The Great Synagogue in Edirne, Turkey, has been reopened after a $2.5 million, 5-year government-funded restoration process that brought the once-ruined building back to its original glory. Only one Jew is believed to live in the town, but the synagogue will be consecrated for religious use as well as for general cultural purposes as a museum.
The synagogue’s bright yellow exterior is a burst of light among the dilapidated wooden houses and concrete apartment blocks in Edirne’s former Jewish quarter. Inside, painters painstakingly decorated the ceiling with thousands of stars, as beams of sunlight passed through a colonnade of neat arches.
“It looks like its old self,” said [the town’s last Jew, Rifat] Mitrani, standing beside the polished marble of the ark bearing the Ten Commandments.
Hundreds of people — including foreign dignitaries, Turkey’s Deputy Prime Minister and Government Spokesperson Bülent Arinç and other government officials, as well as what officials estimated as 500 members of the Turkish Jewish community — attended the rededication events March 26. These included the first religious service to be held there in 46 years, Hurriyet Daily News reported. It was conducted by Davud Azuz, who had led the last service at the synagogue 46 years ago.
Before the ceremony, Turkish officials and members of the Jewish community visited the Jewish cemetery in Edirne.
The synagogue, with two low side towers and tripartite facade, replaced 13 synagogues that had been destroyed in a fire that swept Edirne in 1905. It could accommodate 1,200 worshipers, 900 men and 300 women.
A press release from the Turkish embassy in Washington DC said construction began in January 1906 after “gaining the permission of the Ottoman Government and following the edict of Abdul Hamid II. The site, in Edirne’s former Jewish quarter, previously hosted the Mayor and Pulya Synagogues in the county of Kaleiçi.”
French architect France Depré, it said, is believed to have modeled the Edirne synagogue, known as the “Kal Kadoş Agadol” or the Great Synagogue, on the Ottoman Sephardic Synagogue in Vienna. The Edirne synagogue was opened for service on the eve of Pesach in April, 1909 and was used by the Jewish community until the 1970s and 1980s. After it was finally abandoned in 1983, it and stood derelict for decades; undergoing further damage when Its roof collapsed in 1997, leaving only the walls and facade.
The refurbishment began in 2010, the press release said, “as part of an effort to support religious freedom and social life requirements of various religious groups in Turkey.” It was overseen by Turkey’s Prime Ministry General Directorate of Foundations.
The project restored the synagogue’s roof, lead-clad domes and opulent interior, it said. Steps in the process included:
— Cleaning and fortification of foundations and reconstruction of demolished walls; erection of steel construction and remounting of the roof..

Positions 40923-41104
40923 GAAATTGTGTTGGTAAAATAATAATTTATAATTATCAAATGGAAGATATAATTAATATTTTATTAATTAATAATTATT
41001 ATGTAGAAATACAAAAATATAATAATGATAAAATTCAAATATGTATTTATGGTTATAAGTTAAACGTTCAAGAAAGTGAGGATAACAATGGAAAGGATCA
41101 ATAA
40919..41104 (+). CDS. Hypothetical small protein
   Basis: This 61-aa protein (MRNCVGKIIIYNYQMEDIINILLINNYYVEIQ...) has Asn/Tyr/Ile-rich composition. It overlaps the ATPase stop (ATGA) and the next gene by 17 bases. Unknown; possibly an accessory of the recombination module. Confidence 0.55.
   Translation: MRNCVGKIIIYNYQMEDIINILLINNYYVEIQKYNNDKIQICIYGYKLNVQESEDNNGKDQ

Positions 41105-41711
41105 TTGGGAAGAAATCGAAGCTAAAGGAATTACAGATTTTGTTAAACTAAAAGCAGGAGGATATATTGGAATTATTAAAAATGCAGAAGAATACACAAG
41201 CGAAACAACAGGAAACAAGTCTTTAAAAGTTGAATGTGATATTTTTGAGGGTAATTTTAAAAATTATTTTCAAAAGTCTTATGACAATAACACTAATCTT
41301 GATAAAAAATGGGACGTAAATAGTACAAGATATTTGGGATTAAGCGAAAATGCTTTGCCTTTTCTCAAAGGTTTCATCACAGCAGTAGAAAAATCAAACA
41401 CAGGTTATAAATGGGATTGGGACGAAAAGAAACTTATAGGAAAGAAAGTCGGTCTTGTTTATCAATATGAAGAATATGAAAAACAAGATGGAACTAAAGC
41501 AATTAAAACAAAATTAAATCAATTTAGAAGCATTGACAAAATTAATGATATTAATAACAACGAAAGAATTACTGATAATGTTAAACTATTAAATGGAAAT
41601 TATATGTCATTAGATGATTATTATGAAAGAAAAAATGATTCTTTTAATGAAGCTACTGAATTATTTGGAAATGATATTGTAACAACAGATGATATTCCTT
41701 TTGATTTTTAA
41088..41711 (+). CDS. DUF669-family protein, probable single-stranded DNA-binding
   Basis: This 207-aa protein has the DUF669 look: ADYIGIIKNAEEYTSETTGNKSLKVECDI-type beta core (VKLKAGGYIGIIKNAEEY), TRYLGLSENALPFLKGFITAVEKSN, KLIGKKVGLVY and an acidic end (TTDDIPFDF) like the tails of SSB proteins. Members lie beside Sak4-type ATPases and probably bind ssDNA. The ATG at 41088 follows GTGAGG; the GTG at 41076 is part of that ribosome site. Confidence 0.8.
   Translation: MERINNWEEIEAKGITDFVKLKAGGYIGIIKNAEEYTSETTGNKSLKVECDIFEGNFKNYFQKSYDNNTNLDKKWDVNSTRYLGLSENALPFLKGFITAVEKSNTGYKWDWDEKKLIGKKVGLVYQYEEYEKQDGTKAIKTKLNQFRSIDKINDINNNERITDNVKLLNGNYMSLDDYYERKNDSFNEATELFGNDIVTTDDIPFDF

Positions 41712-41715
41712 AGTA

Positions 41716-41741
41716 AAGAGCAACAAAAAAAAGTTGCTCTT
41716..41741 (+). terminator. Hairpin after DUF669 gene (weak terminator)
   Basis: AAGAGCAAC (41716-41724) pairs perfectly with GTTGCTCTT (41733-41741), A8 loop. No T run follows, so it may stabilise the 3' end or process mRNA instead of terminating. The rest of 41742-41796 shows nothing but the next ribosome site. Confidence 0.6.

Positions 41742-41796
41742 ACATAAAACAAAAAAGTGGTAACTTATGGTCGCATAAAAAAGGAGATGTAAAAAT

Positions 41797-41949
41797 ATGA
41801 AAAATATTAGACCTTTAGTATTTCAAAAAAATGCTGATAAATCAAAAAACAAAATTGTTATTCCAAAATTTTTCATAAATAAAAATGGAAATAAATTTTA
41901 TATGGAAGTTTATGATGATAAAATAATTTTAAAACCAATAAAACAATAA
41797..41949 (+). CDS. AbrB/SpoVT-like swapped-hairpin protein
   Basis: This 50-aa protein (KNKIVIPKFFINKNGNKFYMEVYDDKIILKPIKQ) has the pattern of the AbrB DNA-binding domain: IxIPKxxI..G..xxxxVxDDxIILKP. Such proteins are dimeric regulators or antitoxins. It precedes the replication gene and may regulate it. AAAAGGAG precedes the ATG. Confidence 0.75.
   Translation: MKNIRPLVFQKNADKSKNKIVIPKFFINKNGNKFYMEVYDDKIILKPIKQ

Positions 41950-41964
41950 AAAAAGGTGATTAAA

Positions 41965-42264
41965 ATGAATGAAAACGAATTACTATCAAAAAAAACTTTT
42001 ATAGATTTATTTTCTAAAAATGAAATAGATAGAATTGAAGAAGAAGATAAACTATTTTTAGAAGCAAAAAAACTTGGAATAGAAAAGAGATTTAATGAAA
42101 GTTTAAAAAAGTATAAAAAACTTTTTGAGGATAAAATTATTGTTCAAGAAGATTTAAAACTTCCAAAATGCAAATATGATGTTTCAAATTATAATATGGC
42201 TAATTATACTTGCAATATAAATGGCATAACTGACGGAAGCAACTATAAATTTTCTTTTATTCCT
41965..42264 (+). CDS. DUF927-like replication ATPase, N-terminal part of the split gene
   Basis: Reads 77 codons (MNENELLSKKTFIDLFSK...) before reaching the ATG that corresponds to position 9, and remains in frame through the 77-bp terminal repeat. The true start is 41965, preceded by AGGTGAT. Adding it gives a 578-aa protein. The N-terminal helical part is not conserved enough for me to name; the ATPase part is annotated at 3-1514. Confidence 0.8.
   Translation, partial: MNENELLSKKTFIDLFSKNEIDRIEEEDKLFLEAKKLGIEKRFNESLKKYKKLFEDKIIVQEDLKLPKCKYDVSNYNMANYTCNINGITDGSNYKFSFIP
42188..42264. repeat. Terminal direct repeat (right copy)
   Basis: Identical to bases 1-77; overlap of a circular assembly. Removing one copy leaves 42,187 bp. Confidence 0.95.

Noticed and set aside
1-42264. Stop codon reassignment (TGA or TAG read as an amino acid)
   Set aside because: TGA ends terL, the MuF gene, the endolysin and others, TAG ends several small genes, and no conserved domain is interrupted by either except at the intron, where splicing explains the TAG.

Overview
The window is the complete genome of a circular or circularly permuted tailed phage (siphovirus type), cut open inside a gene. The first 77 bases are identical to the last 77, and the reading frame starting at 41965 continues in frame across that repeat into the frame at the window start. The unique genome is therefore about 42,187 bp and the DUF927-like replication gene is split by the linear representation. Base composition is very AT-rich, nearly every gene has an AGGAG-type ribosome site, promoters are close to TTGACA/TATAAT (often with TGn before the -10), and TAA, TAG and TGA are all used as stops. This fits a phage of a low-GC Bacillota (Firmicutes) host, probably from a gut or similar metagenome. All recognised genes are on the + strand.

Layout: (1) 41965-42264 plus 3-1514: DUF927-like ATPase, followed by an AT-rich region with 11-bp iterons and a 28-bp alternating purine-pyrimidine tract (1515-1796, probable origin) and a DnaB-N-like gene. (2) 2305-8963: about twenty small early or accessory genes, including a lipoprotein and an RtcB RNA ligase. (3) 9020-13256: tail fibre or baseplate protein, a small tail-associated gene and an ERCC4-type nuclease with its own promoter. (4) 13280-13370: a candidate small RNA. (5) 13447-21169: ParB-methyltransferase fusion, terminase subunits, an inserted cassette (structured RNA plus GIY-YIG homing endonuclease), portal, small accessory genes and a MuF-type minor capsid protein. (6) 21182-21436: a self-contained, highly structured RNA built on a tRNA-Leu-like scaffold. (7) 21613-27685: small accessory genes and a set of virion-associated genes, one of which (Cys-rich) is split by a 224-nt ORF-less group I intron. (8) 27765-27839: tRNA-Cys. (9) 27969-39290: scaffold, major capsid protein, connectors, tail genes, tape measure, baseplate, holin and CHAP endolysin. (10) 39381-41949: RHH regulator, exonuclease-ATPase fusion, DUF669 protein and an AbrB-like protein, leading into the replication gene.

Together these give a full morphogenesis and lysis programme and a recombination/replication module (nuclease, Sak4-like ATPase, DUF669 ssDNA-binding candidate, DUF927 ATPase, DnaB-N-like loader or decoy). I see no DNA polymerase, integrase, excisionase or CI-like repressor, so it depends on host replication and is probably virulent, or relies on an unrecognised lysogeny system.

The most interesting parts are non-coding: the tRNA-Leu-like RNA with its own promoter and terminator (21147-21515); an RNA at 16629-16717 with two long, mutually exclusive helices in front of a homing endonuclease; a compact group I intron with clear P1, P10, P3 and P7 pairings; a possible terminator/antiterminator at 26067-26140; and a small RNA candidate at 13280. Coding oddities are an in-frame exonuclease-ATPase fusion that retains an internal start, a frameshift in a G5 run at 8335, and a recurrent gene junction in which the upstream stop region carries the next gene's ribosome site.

— The Hebrew inscriptions on the walls of the synagogue were read, transcribed and translated with the contribution of the Turkish Jewish Community and the Chief Rabbinate of Turkey.
— Floor covering task was completed by an Armenian Master, Baron Nalbant, in accordance with the original patterns and colours.
— Restoration works were conducted in consultation with a Scientific Committee composed of five experts in their fields.
The Daily Sabah news site reported:
Initially earmarked to serve as a museum, it was later decided to use it both as a museum and a synagogue. There is no Jewish community in Edirne, save for one family, although previously some 20,000 Jews lived there in the early 20th century. Most emigrated to Istanbul, other cities or abroad either for economic reasons or live in Israel after its creation. In 1934, a nationalist mob launched attacks on the Jewish quarters of Edirne, looting stores and beating up Jews. Similar incidents were reported in nearby towns where Jews lived, which led to a larger exodus of Jews from the northwestern Turkey.
Last fall, there was a ruckus over the synagogue after what appeared to be an attempt to use the nearly-completed restoration of the synagogue as a political tool within the context of the Israeli-Palestinian conflict. On November 21, the governor of Edirne, Dursun Şahin, told reporters that he would order the synagogue to be used solely as a museum. Citing the Israeli police action at al-Aqsa Mosque in Jerusalem earlier that month, and admitting “huge hatred,” he targeted restriction of the Edirne synagogue restoration in retaliation for this, claiming it was unfair to care for Jewish sites or foster Jewish projects in Turkey while Israeli “bandits blow winds of war” at Muslim sites.
This triggered outrage, and in the end, Adnan Ertem, the director general of the state’s Directorate General of Foundations, which owns the building, stepped in. In a statement November 22, he told Anadolu Agency that once restored, the synagogue — as originally planned — would be used for general cultural purposes but also for Jewish worship.